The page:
Rutherford County Commissioners and Rutherford County School Board members recently voted not to allow Rutherford Collegiate Prep to open in the northwest area of the county in Smyrna and La Vergne.
According to the Daily News Journal, the creators of Rutherford Collegiate Prep, a public charter school seeking state approval to operate in northwest Rutherford County, believe local families deserve education options.
The plan is to build a brand new school in La Vergne or Smyrna, and rely on private capital to finance it, said Richard Page, president of the Noble Education Initiative, a not-for-profit organization.
The proposed K-8 charter school could help relieve campus overcrowding for a fast-growing Rutherford County public school system. The district depends on 154 portable classrooms. About 70 are at schools in La Vergne and Smyrna, including 38 for campuses serving elementary and middle school grades.
While Rutherford Collegiate Prep would report to the Re-Think Forward Inc. board — also a not-for-profit organization — instead of the Rutherford County Board of Education, Page said the charter school would still be mandated to perform well on standardized tests and provide state officials with audited financial records, same as its sister school, Nashville Collegiate Prep.
The video is the Charter School Appeal Public Hearing December 7th
Rutherford Collegiate Prep stated that they chose the area due to several requests from Rutherford County parents, the current school overcrowding and high growth in the northwest of the county—one of the fastest growing areas of the country.
Ten of the twelve Title 1 schools are in the area of the proposed charter school. A Title I school is a school that receives federal funds to support the academic achievement of Title I students. … Schools are eligible to use Title I funds to operate school-wide programs that serve all children in the school if at least 40% of the student population comes from low income families.
The Title 1 schools in the Smyrna and La Vergne areas include; David Youree Elementary School, Smyrna Primary School, Smyrna Middle School, John Coleman School, Smyrna Elementary School, Cedar Grove Elementary School, La Vergne Lake Elementary, La Vergne Middle, Roy Waldron and La Vergne High School.
On April 19th Tennessee Governor Bill Lee and Nashville community leaders broke ground on southeast Nashville’s newest K-8 public charter school Monday afternoon. The new charter school is operated by the same group that is proposing Rutherford Collegiate Prep.
Nashville Collegiate Prep opened on Bell Road near Old Hickory Blvd. The school has unique community classrooms that each have the space for six traditional-sized classrooms. The design is driven toward both large and small group learning.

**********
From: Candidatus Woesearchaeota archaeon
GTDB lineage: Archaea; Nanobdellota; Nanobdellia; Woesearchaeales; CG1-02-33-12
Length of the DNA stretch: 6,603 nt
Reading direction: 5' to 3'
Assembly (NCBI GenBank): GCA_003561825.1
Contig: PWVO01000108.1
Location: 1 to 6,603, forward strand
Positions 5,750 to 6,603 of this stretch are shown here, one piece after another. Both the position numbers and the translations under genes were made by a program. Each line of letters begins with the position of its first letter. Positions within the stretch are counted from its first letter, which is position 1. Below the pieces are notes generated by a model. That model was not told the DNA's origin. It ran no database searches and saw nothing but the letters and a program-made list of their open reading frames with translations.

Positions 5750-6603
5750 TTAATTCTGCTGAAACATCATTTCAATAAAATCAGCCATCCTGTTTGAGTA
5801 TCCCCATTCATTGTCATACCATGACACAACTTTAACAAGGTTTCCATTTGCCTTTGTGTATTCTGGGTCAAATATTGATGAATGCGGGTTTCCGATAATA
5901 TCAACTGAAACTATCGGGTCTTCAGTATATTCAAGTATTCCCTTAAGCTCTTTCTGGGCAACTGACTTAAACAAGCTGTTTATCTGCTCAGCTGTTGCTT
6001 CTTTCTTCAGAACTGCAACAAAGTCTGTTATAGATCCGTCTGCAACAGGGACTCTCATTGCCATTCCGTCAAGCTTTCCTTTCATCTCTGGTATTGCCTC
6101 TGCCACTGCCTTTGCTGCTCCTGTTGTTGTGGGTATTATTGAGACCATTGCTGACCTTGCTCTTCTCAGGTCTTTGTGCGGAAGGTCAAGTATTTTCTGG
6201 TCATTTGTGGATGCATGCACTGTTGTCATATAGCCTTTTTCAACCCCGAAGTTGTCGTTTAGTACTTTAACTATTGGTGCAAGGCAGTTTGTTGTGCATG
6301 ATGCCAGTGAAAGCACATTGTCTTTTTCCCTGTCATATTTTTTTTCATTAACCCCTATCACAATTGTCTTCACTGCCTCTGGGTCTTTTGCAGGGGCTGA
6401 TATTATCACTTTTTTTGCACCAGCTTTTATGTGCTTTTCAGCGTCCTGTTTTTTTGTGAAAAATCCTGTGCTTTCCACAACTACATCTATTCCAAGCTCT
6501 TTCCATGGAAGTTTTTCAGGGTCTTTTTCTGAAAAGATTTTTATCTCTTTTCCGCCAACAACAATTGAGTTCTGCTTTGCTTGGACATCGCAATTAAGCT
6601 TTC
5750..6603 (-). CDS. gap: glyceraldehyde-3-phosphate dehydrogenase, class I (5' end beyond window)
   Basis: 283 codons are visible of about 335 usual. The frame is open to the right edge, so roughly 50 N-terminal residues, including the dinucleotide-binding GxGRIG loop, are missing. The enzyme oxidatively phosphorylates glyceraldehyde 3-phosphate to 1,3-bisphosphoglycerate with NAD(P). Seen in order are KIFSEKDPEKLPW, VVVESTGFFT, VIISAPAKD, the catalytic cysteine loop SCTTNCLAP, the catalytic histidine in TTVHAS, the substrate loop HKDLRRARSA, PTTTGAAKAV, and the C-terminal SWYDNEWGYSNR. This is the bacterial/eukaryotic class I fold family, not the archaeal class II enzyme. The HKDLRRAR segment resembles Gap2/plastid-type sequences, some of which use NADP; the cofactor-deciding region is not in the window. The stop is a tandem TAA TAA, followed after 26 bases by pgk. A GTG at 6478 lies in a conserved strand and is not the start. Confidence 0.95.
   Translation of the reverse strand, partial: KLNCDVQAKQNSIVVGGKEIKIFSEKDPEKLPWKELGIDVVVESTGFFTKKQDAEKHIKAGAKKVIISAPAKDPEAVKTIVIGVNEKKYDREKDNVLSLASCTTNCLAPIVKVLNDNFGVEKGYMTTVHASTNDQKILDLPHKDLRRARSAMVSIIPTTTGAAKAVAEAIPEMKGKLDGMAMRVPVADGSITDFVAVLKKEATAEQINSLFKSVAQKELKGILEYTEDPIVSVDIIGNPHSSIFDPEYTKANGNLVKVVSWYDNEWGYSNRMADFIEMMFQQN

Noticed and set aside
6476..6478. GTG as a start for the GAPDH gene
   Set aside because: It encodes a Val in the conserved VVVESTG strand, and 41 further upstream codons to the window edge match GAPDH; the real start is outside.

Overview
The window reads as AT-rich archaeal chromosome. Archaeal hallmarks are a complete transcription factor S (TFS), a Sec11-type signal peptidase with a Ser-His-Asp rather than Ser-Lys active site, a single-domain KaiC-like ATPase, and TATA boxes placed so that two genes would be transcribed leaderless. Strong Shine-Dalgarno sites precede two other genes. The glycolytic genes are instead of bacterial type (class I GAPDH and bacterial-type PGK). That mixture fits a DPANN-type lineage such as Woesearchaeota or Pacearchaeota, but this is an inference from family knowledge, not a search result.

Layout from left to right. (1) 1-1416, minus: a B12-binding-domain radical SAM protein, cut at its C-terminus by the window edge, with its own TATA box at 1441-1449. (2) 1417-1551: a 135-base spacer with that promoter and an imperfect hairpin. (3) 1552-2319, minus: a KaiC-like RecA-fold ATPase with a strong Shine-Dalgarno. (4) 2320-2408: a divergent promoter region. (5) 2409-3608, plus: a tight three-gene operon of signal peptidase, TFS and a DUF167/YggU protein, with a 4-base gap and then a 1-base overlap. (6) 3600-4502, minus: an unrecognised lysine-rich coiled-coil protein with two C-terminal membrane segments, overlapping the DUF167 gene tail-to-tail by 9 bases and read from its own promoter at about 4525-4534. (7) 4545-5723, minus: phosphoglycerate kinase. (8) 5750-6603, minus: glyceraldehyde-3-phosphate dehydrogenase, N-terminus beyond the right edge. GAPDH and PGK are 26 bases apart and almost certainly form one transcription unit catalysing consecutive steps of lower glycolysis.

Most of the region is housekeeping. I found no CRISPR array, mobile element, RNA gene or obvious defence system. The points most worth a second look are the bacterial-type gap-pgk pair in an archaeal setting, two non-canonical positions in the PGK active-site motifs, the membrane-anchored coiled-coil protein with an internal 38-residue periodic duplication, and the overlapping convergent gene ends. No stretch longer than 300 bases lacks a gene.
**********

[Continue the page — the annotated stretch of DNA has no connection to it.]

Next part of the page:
The spacious learning community for kindergarten students host adjustable walls, flexible seating and break-out rooms. Each grade level community is made up of individual room with a large collaborative instructional space in the center and adjustable walls. The school will also have a science lab, art classroom, music room and indoor play area.
If you are interested in showing your support for the proposed Rutherford Collegiate Prep Academy contact Jackie Smith, Director of Community Outreach with Noble Collegiate Prep at 317-625-5569.
What Are Charter Schools? How Do They Work?
A charter school is a tuition-free school of choice that is publicly funded but independently run. Conceived over 25 years ago in Minnesota as a means to loosen red tape around public schools and free up educators to innovate, charters have since grown into a national movement that spans 44 states plus the District of Columbia, and includes around 7,000 schools and 3 million students, according to federal figures.
In exchange for exemptions from many of the state laws and regulations that govern traditional public schools, charters are bound to the terms of a contract, or “charter,” that lays out a school’s mission, academic goals, fiscal guidelines, and accountability requirements. On the other side of a charter contract is an authorizer—such as a state agency, a university, or a school district, depending on the state—that has the power to shut down charter schools that do not meet the terms of their contracts.
This arrangement is what charter school advocates refer to as the “charter bargain”: more freedom for more accountability. The regulations that charters avoid, or how the schools are funded depends on each state’s law.